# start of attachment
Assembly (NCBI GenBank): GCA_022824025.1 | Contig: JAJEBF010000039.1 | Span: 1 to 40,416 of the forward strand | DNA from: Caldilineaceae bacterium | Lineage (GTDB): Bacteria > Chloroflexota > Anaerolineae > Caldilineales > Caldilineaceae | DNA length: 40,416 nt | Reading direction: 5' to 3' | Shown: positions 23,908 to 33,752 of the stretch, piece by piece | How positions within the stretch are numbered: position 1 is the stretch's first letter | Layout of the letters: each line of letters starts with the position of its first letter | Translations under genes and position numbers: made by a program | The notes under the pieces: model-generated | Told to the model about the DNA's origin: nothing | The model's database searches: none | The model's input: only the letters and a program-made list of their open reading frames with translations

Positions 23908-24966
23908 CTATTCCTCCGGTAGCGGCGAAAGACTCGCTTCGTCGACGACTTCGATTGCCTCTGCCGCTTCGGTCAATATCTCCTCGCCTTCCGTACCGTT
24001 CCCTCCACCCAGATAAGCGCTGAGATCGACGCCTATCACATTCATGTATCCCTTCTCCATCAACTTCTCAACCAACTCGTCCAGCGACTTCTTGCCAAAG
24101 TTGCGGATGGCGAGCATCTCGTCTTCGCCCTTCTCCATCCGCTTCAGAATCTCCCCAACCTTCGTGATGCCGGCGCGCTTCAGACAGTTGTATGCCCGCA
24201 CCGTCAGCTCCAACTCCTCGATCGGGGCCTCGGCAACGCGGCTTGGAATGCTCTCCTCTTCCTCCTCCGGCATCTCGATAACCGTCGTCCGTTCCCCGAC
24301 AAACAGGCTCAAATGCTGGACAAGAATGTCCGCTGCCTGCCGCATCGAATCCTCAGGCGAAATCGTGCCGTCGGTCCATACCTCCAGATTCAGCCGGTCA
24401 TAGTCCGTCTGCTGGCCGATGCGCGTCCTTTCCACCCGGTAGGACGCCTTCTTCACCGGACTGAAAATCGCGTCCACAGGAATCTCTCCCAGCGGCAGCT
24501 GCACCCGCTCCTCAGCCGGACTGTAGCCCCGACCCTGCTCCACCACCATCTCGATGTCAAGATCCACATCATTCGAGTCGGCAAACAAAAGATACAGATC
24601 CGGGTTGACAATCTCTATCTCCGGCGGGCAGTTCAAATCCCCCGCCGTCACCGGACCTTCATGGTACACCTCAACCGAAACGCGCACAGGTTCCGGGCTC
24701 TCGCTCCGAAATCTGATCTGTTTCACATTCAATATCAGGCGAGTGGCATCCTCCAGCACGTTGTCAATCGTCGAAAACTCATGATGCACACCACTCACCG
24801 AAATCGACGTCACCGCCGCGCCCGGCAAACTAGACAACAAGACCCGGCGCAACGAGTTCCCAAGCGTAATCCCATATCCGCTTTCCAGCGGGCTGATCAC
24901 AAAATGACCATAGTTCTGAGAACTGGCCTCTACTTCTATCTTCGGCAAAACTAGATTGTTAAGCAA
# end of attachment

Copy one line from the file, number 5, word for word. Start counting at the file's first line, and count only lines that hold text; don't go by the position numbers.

24101 TTGCGGATGGCGAGCATCTCGTCTTCGCCCTTCTCCATCCGCTTCAGAATCTCCCCAACCTTCGTGATGCCGGCGCGCTTCAGACAGTTGTATGCCCGCA